(And a little duality)
The woo-woo community is talking about a vibrational shift happening on the planet. Everything is changing, in both small and tsunamic ways. And everyone is experiencing this shift differently – each of us will experience particular, unique, waves in our lives. My current experience of change is reflected in my children. I’m so enmeshed with them still.
My Big guy is getting ready for high school (planning the whole thing himself, rendering me obsolete). We also moved him to the bigger bedroom, a rite of passage (…aanndd… his 6-ft frame was folded up like an accordion to fit in the loft in his old room). My Little guy is on to greener pastures (a toddler bed) with the eventual plan of getting out of our room and into the little bedroom. Off they go, whee! (*sniff*)
Your change prolly looks different. Winter kick start plan proving hard to stick with? (Solidarity on that one). Did you lose someone – human or furry? Changing jobs? Going back to school?
Does it feel like a lot? I, for one, feel perpetually overwhelmed.
Sometimes I just want to holler: “Enough!”
Isn’t that what they say, though, that: “change is the only constant?“
Big stuff or small, we feel it. Even small changes can feel so big (I just sobbed about the bed thing). That ever-shifting ground beneath us, oof. I am trying to make peace with the constant flux; attempting to foster inner stability in the face of outer seemingly relentless change. I like control. I settle for the illusion.
Change is no joke!
Today, laying apart from Ray (*sniff*), praying he falls asleep in his new wee bed (solar system sheets!), I feel the familiar pull. A pull back to the known, a desire for the status quo, because therein lies the comfort. Even though I logically know (and want!) the natural and good progression that is life (and sleeping arrangements), still I hold on tight.
Dr. Laura Berman says there are two types of trauma: big “T” and little “t” trauma. She lost a beloved son to an accidental fentanyl overdose (56,000 teen deaths in the US in 2020), so she knows Trauma. Dr. Berman says that both Big “T” and little “t” trauma can be a lot of work to heal from. Professionals specializing in trauma can be incredibly helpful.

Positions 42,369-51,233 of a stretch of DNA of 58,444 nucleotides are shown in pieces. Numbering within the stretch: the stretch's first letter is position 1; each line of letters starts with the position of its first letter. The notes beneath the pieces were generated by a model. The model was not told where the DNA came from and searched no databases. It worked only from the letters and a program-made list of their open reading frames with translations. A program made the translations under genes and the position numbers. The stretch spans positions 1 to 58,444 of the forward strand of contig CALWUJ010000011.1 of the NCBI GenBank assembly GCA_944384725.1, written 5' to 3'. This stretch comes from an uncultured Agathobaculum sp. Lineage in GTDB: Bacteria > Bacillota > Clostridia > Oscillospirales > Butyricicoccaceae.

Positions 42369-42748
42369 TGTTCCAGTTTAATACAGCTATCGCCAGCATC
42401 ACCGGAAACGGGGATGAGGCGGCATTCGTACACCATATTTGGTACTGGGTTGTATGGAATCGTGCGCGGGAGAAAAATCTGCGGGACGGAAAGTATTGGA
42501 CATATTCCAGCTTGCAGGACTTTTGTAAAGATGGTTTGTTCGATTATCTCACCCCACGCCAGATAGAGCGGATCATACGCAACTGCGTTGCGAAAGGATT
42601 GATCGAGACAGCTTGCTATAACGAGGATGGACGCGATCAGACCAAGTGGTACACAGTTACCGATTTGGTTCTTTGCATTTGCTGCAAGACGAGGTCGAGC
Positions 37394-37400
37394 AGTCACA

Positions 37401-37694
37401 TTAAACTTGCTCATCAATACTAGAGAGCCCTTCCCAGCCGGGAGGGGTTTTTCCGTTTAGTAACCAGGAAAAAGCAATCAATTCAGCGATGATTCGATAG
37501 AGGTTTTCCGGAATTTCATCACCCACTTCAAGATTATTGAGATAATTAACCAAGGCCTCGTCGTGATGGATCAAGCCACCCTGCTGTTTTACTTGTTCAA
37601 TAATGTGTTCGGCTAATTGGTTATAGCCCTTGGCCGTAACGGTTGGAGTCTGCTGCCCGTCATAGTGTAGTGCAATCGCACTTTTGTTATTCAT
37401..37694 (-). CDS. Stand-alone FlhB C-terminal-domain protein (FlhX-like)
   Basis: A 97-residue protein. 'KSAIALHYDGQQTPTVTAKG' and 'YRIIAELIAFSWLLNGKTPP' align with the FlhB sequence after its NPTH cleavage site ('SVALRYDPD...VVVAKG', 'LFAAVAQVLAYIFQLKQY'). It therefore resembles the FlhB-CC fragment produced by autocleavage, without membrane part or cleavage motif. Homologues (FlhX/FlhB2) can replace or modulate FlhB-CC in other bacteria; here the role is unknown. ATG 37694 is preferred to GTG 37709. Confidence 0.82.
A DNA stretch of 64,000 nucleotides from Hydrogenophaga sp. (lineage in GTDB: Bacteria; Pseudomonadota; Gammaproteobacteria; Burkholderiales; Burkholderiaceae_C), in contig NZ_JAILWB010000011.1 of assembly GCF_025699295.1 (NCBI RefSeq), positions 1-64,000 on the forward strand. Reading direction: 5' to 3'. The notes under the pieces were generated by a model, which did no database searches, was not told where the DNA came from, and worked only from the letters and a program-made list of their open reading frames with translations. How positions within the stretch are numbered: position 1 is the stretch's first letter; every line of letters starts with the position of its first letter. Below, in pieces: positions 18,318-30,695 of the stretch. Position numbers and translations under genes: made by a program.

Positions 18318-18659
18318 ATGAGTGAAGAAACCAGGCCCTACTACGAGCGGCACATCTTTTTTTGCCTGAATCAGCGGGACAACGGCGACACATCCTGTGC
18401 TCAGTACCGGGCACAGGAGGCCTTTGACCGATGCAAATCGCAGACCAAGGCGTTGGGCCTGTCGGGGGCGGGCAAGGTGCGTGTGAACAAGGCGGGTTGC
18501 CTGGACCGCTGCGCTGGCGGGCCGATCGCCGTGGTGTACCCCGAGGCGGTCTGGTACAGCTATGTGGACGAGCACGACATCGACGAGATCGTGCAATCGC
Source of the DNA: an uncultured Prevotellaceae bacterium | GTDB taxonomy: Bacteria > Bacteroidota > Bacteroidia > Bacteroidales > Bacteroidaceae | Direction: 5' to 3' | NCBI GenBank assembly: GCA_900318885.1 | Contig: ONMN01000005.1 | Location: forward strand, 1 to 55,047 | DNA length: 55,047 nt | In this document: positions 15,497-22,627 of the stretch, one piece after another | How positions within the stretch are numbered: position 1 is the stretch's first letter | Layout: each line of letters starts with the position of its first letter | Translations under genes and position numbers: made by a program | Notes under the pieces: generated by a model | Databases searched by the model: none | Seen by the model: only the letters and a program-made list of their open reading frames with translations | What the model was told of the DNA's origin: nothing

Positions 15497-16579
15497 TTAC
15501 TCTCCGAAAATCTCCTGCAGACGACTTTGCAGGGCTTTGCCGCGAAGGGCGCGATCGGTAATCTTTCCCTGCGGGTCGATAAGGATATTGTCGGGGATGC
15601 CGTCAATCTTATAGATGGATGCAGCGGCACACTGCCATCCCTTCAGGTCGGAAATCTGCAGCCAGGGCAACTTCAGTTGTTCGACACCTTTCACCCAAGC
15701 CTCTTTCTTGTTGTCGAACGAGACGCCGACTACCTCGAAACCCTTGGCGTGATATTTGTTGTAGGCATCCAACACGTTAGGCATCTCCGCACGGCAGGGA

Like trauma, change can be big or small, and both can be difficult. Getting divorced is a big change and getting to yoga class is a small one. Man alive, sometimes getting to that yoga class is TOUGH (LOL)!
Periods of change can lead to a feeling of the loss of control over our lives (did I mention I like control?) And change almost always causes a certain amount of stress in our bodies and minds. I get tired from the growing, the stretching and the evolving. It takes real, tangible effort. (self care, self care, self care)
Embrace the pain
Even if we don’t want change, it will come (reminds me of the Fugees song: “Ready or not, here I come, you can’t hide”). Since change is coming, why not welcome it? Isn’t that a Zen thing, to welcome chaos in (really, to welcome it ALL in)? Mara (who signifies doubt) is said to have stayed with the Buddha even AFTER he was enlightened. When making a life change, we may need to be ready to deal with doubt creeping in at some point. That is normal! When doubts come in, we can recognize that we might not be seeing reality, but rather constructs of the mind. In other words, the mind sees what it is used to seeing, so what we see may be off; distorted. When we see our doubts as (just) doubts (and part of the human mind/brain), they lose their power over us. When we see Mara, Mara vanishes.
Ooh but our in-the-moment self will rebel! Watching my little guy snuggle with Good Dog and Bad Dog in his mini-bed, he just looked so little (and the cutest ever). I just wanted to snuggle him in the big bed. My little guy!
The Eternal Now
But then I thought about how THAT moment was my ONLY moment. Decisions can only be made in the current, live-action moment. We can plan all we want, but at the end of the day all we have is Right Now (as Ray likes to say, when he wants something Right Now). So Right Now, we gotta stick with the plan. Growth is good, independence is good. We have had zero tears because we are taking it slow. We hold hands, bed to bed. We come on up if we need to. He is thrilled about his new bed! It feels ok! So I made the decision to stick with the planned change, Right Now.
I feel sad but also really, really happy (see duality, below). It feels bittersweet, both good and bad. What a romantic feeling bittersweet is! Part of the human experience – a longing – Susan Caine wrote the book on it (Bittersweet). More sweet than bitter, for sure.